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Does Being Hungry Mean You’re Losing Weight? (Science-Based)

Michael Garrico
Published by Michael Garrico | Co-Founder & Marketing Director
Last updated: August 12, 2023

I recently came across a fitness influencer’s YouTube video, where they basically argued that it’s good to stay hungry because it puts your body in fat-burning mode.

While there’s some truth to that, it’s important to realize that there’s quite a lot that goes on behind hunger and weight loss.

To delve deeper into the subject, I paired up with a dietician and reviewed a lot of scientific literature to clear up some misconceptions.

Here’s what my research yielded.

Quick Summary

  • Your body doesn't burn fat when you are hungry, but notifies you your body needs nutrient levels to be replenished.
  • Weight loss is an indication you are losing more calories than the ones you are taking.
  • To lose weight without being hungry, get enough sleep, drink a lot of water, eat a filling diet, and reduce your stress levels.

Does Hunger Mean You’re Losing Fat?

Reaching out a single bean on a plate

No, hunger doesn’t necessarily mean you’re losing fat.

Hunger is your body telling you you’re running out of nutrients and that it’s time to replenish.

People tend to believe that their body burns fat stores when hungry.

Due to this misunderstanding, some folks who are desperate to lose weight work out intensely in a fasted state, while it might not be the best option for them.

So, if you’re not necessarily burning fat when you’re hungry, what is your body burning?

To better understand this, let’s take a closer look at how hunger and weight loss work.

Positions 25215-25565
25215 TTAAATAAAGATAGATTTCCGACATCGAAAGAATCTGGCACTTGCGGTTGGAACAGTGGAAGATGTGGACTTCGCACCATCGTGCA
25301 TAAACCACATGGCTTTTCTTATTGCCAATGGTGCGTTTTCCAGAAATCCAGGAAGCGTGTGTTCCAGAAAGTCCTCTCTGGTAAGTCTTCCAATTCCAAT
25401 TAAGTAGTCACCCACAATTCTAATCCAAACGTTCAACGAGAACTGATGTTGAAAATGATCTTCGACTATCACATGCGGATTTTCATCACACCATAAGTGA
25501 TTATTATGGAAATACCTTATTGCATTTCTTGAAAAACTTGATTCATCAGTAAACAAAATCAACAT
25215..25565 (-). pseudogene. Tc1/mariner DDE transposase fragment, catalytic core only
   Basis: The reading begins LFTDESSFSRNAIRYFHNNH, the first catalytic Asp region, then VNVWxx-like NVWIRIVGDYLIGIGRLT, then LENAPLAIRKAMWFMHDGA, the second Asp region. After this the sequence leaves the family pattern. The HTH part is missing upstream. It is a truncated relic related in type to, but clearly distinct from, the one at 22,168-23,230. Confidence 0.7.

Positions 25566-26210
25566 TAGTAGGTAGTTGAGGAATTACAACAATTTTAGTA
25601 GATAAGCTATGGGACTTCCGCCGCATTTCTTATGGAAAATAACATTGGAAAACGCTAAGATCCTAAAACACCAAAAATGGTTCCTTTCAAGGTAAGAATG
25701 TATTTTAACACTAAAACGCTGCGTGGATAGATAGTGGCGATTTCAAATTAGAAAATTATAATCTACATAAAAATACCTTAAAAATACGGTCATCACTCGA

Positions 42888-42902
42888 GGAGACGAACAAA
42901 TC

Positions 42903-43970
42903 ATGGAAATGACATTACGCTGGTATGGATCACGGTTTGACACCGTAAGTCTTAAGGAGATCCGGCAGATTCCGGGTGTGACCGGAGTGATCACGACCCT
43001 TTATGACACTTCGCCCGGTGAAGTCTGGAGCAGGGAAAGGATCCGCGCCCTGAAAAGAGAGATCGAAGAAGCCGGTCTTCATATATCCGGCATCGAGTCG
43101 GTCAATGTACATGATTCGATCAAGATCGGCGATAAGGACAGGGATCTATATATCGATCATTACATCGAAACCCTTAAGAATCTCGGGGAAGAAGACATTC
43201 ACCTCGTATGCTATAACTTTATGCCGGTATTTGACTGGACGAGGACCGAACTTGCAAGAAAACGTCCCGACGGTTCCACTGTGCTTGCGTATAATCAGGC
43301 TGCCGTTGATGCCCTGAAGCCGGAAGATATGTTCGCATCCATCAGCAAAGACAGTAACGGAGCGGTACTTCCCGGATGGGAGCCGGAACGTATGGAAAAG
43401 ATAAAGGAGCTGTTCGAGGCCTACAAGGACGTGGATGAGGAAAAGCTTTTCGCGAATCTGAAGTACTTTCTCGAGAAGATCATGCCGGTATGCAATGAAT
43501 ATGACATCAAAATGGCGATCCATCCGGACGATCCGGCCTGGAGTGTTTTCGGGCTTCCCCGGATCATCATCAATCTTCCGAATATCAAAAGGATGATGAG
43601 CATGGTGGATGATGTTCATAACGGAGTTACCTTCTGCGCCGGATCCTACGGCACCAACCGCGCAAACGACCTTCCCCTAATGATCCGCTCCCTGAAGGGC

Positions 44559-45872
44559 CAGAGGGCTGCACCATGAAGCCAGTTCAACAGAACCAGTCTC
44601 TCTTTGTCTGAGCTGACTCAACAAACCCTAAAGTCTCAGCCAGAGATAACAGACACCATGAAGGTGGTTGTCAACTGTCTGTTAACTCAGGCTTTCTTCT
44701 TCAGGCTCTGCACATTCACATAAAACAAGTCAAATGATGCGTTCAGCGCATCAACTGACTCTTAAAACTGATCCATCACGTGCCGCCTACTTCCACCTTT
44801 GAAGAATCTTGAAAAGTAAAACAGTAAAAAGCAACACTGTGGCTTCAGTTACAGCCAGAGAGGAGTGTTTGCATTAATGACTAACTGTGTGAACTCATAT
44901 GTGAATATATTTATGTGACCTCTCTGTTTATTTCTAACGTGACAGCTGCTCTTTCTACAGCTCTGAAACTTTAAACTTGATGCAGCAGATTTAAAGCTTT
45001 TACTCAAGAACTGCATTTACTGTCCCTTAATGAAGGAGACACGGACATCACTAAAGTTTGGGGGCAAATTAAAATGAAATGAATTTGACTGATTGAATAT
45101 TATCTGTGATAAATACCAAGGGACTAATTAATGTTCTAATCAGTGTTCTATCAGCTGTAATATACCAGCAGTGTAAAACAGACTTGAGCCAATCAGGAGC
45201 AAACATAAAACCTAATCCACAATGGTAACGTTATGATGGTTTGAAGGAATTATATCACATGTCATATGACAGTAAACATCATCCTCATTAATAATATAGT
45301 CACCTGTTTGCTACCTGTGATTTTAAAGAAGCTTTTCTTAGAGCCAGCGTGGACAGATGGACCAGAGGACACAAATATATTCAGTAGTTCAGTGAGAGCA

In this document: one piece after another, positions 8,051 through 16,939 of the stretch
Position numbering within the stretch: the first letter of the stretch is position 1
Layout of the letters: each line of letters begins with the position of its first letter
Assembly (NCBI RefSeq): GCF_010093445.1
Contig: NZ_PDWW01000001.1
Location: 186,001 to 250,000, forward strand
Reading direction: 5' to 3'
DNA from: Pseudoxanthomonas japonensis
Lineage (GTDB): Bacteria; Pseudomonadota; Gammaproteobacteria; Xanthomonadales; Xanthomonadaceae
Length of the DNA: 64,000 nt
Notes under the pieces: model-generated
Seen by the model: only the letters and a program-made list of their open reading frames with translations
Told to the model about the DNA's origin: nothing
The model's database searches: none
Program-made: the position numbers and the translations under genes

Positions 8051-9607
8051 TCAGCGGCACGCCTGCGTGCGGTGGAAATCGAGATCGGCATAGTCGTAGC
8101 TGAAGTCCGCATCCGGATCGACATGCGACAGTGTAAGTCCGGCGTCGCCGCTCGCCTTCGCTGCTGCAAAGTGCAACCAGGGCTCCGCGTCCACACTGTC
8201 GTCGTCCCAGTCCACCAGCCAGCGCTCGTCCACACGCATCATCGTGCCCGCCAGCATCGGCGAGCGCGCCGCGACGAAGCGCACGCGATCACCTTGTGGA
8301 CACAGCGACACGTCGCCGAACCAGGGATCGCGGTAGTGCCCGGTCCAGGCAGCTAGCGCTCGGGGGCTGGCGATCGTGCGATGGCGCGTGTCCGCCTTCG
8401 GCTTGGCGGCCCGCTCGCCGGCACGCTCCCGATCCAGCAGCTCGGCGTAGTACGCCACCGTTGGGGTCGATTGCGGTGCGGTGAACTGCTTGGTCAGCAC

How Hunger Works

After you eat a regular meal, your digestive system breaks the food down into smaller components.

Carbohydrates from your food break down into glucose. Protein converts to amino acids. And fats convert into fatty acids.

When all these nutrients get into your bloodstream, insulin from your pancreas signals the cells to absorb them [1].

Once your cells have absorbed most of the nutrients, you begin to feel hungry again.

When you’re hungry, your glucose (or blood sugar) levels are low.

As a response, your body releases glucagon, a hormone that triggers cells to release nutrients into your bloodstream [2]. The first of these nutrients is stored sugar.

So, in other words, your body begins to burn stored sugar when you're hungry.

Blood sugar hunger is a sign that your body is no longer getting energy from the food you have eaten and has moved to extract energy from the glycogen (a form of stored glucose) in your muscles and liver.

When the body runs out of sugar, it starts burning fat. This tends to happen when you’re starving yourself to lose body fat or on a low-carb diet to lose weight. However, we’re not talking about starvation in this article.

“There’s a subtle difference between hunger and appetite. Appetite is a desire to eat, which is often increased by seeing or smelling delicious foods. By contrast, hunger tells your body that it needs food now, from any source that can provide it with energy.”

- Franziska Spritzler, CDE, RD

How Weight Loss Works

An illustration of a woman losing weight

Losing weight in terms of burning fat means that you’re expending more calories than you consume.

So, if you’re trying to burn fat faster, you just have to eat less and exercise more to lose weight.

This “calories in, calories out” approach is very simplistic, and there’s a lot more that goes into the weight-loss equation, such as timing, quality, and type of food you consume.

But on the level of basic thermodynamics, this still actually works, and there’s no way around it.

A pound of body fat contains 3,500 calories. This means you need to burn 3,500 calories to lose one pound of fat.

So, let’s say your daily caloric intake is 2,000 calories, and you’re not losing any weight.

You’ll need to figure out how to go on a daily caloric deficit that’ll help you lose 3,500 over a specific period of time.

How you manage this will depend upon your weight loss goals and current fitness levels.